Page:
USGA's Davis: 'The notion that we're going to be rolling the ball back next year is simply not the case'
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SOUTHAMPTON, N.Y. — At the very least USGA CEO Mike Davis was unequivocal on one thing Tuesday morning at Shinnecock Hills: “The notion that we’re going to be rolling the ball back next year is simply not the case.”
In a small-group media session, the head of the USGA addressed the association’s new Distance Insights research project. Announced last month, the project grew from the recent Distance Report that showed unusual gains in driving distances on the world’s professional tours in 2017. Aside from an explicit assurance that no equipment rule change was imminent, however, Davis described the Distance Insights research project as being more about information gathering than decision making.
More precisely, Rand Jerris, USGA senior managing director of public services and the lead on the Distance Insights project, called it “the most comprehensive understanding of the distance issue that’s ever been created.” The study, which will initially involve 21 industry stakeholders (architects, superintendents, golf course operators, tour players, and recreational players among them), is expected to take place over the next year and a half, a period which Davis said the USGA will “go quiet” on the topic.
But pressed further, it seems Davis is more than a little curious as to what effect distance has had on the game in its entirety and over its centuries-old history and where the current trendline is pointing. He expressed a vision for golf’s future that involves what he calls a desire “to give the game more choices,” but at the same time he also stressed, “one set of rules is very important to the game long term.”
“If you all of a sudden allow a bunch of different bodies to allow their own rules, it would become chaotic,” he said. “There has to be some structure.”
The current distance debate gained energy this spring when the Distance Report showed driving distance on the PGA Tour, European Tour and Web.com Tour in particular reached record levels. This year, those numbers continue to trend toward records, with the average on the PGA Tour now at 296.4 yards, or two yards longer than it was at this time last year and more than nine yards longer than it was five years ago.
But Davis stressed tour data is not the sole source of the distance discussion going forward. “There is good data [already available] on what Bubba Watson and Dustin Johnson do,” he said. “That’s not the data we need. We need data on what is happening with the 34,000 golf courses around the world. What’s going on with the recreational game and how it’s being played, the time and the cost.”
When the Distance Insights project was announced, one of its hallmark phrases was “a holistic approach” to the distance question. Davis echoed that, but with no specific end game in mind. While several key stakeholders—the PGA Tour, the PGA of America and multiple equipment manufacturers—were quickly on record saying the distance increases on the tour level were not a cause for alarm, Davis thinks the Distance Insights project is an opportunity to calm the discussion.
“What we’re trying to say to all the stakeholders is ‘Hey, let’s not get ahead of ourselves,’ ” he said. “We’re not at the solution stage yet. What we’re trying to do is not have preconceived outcomes. Until we really know what we’re talking about, until we really know where the pressures in the game are now and where they might be in the future, everybody should embrace the process.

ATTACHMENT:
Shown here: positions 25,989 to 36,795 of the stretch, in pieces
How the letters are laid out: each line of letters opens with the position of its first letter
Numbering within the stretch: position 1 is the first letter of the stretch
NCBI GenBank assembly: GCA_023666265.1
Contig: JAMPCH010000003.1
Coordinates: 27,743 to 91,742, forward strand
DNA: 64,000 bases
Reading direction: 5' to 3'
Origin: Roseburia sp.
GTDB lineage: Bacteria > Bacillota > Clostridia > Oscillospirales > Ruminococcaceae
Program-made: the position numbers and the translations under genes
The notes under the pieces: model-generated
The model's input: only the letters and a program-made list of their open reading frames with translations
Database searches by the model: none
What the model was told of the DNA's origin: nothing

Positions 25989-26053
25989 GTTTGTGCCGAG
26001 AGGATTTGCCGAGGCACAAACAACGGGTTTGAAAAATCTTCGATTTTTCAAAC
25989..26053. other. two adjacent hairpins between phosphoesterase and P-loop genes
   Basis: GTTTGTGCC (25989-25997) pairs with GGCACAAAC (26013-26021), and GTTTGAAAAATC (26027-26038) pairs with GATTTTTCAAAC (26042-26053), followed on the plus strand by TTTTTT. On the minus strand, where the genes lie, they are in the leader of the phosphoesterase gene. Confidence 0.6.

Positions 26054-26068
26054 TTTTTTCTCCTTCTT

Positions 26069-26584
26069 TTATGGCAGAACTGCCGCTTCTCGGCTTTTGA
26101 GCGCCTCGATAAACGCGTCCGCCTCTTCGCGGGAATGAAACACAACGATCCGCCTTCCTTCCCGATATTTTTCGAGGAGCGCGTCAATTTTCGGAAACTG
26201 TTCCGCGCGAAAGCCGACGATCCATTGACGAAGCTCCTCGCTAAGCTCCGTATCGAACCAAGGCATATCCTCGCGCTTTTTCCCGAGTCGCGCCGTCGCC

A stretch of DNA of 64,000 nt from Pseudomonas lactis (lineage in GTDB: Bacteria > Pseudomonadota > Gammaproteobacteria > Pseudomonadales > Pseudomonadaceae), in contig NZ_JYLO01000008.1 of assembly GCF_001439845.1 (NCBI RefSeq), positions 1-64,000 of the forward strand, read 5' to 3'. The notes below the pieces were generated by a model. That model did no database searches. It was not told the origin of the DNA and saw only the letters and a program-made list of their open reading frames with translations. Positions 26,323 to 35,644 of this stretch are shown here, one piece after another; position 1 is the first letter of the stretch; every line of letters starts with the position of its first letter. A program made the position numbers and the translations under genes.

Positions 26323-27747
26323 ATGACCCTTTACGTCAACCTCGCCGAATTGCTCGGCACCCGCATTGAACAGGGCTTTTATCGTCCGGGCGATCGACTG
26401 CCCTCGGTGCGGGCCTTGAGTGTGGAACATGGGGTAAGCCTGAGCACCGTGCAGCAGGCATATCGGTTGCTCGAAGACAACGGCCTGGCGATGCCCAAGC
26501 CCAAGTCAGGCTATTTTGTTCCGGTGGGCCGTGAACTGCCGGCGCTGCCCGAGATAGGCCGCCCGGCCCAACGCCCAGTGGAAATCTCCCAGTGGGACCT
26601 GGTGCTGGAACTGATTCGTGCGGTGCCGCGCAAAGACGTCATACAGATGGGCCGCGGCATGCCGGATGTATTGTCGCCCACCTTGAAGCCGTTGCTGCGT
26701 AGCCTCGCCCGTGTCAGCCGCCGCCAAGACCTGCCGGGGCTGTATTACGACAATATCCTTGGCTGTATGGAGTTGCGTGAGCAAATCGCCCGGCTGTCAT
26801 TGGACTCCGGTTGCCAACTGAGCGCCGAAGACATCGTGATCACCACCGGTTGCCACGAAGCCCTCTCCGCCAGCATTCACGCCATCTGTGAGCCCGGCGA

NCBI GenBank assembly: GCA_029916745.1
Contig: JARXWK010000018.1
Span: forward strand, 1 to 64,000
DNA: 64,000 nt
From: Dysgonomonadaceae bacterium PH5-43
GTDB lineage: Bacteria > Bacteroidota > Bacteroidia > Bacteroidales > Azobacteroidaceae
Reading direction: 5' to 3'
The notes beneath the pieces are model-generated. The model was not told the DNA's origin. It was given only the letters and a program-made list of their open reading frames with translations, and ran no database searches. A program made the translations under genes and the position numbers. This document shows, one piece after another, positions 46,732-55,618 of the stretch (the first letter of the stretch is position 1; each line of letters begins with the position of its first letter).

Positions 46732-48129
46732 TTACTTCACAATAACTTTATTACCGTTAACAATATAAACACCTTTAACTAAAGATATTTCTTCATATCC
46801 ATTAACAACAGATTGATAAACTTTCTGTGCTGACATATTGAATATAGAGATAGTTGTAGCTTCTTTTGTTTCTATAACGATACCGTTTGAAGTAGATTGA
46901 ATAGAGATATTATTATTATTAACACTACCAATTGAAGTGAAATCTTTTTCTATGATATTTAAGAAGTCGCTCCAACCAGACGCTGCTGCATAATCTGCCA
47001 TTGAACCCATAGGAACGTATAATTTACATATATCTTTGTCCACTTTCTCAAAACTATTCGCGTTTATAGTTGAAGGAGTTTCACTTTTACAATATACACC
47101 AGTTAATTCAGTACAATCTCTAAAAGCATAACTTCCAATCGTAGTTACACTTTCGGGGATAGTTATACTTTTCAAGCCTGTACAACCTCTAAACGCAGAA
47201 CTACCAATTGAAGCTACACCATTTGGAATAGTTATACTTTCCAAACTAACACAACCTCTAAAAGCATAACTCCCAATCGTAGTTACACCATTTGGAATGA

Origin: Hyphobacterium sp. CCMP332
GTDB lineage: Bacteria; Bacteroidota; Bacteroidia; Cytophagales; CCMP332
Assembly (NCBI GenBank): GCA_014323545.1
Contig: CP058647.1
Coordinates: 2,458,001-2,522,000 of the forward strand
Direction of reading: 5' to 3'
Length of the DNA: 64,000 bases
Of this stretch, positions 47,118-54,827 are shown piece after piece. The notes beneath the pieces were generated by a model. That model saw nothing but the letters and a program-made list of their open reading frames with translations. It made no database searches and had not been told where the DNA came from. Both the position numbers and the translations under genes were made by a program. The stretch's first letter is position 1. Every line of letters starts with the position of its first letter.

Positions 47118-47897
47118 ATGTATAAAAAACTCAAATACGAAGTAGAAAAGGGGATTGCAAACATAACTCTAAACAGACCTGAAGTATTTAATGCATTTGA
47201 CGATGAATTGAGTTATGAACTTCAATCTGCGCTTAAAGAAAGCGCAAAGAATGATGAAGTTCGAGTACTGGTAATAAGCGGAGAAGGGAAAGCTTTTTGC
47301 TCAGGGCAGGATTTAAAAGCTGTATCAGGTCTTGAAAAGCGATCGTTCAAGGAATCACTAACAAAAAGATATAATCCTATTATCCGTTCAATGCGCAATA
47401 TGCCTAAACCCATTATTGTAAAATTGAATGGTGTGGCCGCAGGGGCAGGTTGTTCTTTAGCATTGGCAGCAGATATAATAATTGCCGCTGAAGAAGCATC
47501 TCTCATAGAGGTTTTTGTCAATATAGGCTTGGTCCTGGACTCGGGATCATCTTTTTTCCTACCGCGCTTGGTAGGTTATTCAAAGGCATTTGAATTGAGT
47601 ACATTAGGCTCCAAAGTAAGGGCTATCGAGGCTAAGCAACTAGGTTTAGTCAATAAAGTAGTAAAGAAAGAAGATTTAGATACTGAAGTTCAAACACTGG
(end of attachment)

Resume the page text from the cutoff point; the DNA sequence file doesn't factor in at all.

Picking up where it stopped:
“We have no idea what the end result might be, which might be nothing. It might be something. It might have nothing to do with equipment. It may have something to do with golf courses. We’re just not sure.”
The Distance Insights project will attempt to inform the distance question with information that dates back to the game’s beginnings in the U.S., and Davis said that data already raises some questions in his mind.
“If this was just about the elite game, you could solve that very easily,” he said. “And that’s if there is a problem, and I think a lot of people say there’s not a problem. But we believe this issue has gone broadly into the game, and that’s why we’re looking at it broadly because we know golf courses, even the ones that aren’t hosting elite events, have been expanding. Why have they been expanding? Why a hundred years ago were courses all 6,400 yards, most of which don’t even have the elite game being played on them, why did they expand?”
Davis even alluded to the idea that some golf courses today are stretched beyond 7,000 yards perhaps more for marketing and economic reasons, that “if your course is considered a championship course, you can charge more in green fees.”
Through the entire hour-long session, Davis stressed that no decisions have been made on distance and none will be made until the research project is completed and analyzed. This revelation comes despite the fact that several times this year he has been portrayed as asserting that a rollback of some kind is in the offing. Most notable was a reference from Jack Nicklaus in February that Davis had assured him that change was coming in the form of a ball rollback.
While not addressing those comments directly, Davis said his hope was the debate becomes more informed.
“People have feelings about what they want to see, but really I think we are just saying, ‘We see some concerns in the game in terms of the future, and shame on us if we don’t start to think about it.’ That doesn’t mean we have a solution, and that doesn’t mean we’re going to do something. All we’ve committed to do is this project. That’s all we’re going to do, and some time in the future we’ll address what does this all mean and what are the things we need to do.”